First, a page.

You’d never expect a Hong Kong remake of a Eugene O’neill play, would you? Well, don’t expect it now either, ya moron.
Unless Chip Tsao gets his hands on a camera again.
Three centuries ago, a royal guard played by Yuen Biao is tasked with apprehending Yuen Wah, who’s been raping and killing women.
They have a big swordfight in the snow and fall down a cliff. The opening was filmed in Korea, and it’s nice to see something different in terms of the setting and background.
300 years later a team of Chinese scientists led by Elvis Tsui unearth the two frozen men. The scientists decide to take their find overseas, but transit in Hong Kong for the express purpose of going to the Volvo club, one of the leading hostess clubs of the time.
A gay joke or two later, the two Yuens are in Hong Kong where they get defrosted, electrified, and resurrected.
Cue lots of action and fighting and comedy, all of which is pretty damned entertaining.
Yuen Biao meets a hooker played by Maggie Cheung, and he slowly learns about life in 1989.
And we get to see things like huge mobile phones and pagers.
Maggie Cheung is very easy to watch, playing a coarse, pushy chicken who may feel something for Yuen Biao other than contempt.
There’s a typically funny Wong Jing cameo, too.
This movie is a classic in a lot of ways, and it’s a great example of what made Hong Kong movies so special once.
The pace of the film is pretty brisk, but that’s part of what I like about movies from this period. At times it seems a bit frantic, but it’s a lot of fun too.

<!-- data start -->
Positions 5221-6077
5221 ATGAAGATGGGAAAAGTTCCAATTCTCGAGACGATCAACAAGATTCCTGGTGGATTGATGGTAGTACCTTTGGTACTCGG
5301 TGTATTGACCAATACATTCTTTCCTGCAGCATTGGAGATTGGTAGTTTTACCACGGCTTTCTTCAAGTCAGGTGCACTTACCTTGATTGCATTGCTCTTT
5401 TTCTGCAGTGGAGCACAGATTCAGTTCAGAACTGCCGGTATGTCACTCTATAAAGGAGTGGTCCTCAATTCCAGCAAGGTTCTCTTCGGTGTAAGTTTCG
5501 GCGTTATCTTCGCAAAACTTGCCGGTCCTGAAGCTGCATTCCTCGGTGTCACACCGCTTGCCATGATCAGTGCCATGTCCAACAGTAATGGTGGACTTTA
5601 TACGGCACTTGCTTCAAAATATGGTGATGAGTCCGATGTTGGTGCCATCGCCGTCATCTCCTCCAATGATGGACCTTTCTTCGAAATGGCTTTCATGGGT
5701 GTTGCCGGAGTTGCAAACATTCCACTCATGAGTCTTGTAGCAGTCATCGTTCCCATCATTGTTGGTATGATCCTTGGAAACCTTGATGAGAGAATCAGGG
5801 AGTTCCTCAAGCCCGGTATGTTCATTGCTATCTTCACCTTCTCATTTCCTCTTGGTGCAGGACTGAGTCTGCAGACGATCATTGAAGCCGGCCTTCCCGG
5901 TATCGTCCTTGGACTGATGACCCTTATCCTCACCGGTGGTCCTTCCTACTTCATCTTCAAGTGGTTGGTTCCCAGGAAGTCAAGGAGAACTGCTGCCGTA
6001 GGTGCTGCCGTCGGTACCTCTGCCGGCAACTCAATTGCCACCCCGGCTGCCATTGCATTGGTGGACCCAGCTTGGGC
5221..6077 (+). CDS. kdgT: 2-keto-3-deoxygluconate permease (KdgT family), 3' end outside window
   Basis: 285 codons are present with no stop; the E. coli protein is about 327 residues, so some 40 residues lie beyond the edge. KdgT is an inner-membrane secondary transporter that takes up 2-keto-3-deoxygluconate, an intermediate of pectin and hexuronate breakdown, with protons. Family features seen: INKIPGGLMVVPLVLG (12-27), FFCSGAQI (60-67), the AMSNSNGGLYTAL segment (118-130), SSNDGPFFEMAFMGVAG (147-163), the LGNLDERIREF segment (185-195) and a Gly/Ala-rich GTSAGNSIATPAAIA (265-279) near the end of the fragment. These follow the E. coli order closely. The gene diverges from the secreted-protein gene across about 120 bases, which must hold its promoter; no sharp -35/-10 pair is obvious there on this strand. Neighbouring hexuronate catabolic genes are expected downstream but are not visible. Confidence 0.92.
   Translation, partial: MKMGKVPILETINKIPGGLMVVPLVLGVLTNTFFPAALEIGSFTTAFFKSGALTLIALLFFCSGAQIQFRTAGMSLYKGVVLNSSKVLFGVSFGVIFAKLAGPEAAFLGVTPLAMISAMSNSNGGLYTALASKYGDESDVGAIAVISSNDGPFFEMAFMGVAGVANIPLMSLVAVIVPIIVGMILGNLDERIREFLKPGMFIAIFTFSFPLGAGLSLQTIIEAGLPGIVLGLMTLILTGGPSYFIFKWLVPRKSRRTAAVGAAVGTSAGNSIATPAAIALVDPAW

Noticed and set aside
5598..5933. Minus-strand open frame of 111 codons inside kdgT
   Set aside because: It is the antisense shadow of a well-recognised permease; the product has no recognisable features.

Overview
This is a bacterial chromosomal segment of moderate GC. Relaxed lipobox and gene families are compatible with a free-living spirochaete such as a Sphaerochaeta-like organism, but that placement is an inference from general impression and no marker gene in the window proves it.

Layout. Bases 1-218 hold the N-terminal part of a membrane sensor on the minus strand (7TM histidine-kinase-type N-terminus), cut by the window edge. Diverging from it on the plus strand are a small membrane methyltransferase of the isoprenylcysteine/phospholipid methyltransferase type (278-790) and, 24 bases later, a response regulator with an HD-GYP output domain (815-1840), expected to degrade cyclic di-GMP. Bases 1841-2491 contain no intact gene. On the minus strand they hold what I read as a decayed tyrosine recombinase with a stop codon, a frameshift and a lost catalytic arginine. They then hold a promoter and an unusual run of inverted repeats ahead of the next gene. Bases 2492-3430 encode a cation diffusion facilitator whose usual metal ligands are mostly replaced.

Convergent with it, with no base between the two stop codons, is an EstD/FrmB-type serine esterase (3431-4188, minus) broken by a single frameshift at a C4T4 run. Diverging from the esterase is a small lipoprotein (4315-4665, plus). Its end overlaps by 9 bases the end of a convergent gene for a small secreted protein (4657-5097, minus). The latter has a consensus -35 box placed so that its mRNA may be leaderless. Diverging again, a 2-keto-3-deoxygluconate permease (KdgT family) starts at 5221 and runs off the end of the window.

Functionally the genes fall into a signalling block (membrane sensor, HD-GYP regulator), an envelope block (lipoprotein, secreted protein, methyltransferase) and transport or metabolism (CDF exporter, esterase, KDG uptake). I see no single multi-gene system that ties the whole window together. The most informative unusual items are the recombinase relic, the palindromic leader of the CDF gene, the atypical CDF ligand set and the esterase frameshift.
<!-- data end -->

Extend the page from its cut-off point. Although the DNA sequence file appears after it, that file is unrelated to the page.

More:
The action and martial arts are top-notch, as well they should be.
Yuen Biao and Yuen Wah were Jackie Chan’s classmates in a Peking opera school, which makes them not just trained martial artists but acrobats as well.
They were both still young enough to do some amazing stunt and action work, including one stunt by Yuen Wah that defies description.
I almost sh*t myself when I saw it.
As was the fashion back then, the really good stunts get shown three times, from each camera angle, and usually in slow motion.
I know it’s not real fighting, but the physicality, or physical ability of these guys is still incredible.
There was no CGI back then, and your eye can definitely see that these stunts are real. These stunts are visually impressive on a level I can’t adequately express.
The stuntmen and the stars get thrown, dropped, and otherwise knocked around quite a lot, and you can see there’s usually no padding.
Another tradition back then was to make the bad guy really bad.
And Yuen Wah is really bad.
It may seem excessive, but the idea is that by making him so terrible, when he finally gets his comeuppance you feel even better because he was so evil.
The film was made in 1989, and there is use of the pejorative ‘Ah Chan’ to describe Mainlanders.
There are also discussions about students and repressive government figures and tanks.
I’m sure the new version won’t have any mention of those things, and not just because the story isn’t set in 1989 any more.
If there’s any mention of tanks, they’ll be Japanese.
The visual effects are dated, but I like the way they look. It’s hard to explain, but the aesthetic of these effects has a certain charm.
And if someone says “oh, they’re not realistic,” I wanna ask ‘how the hell do you know what it looks like when you put the Black Jade Buddha into the reincarnation wheel?’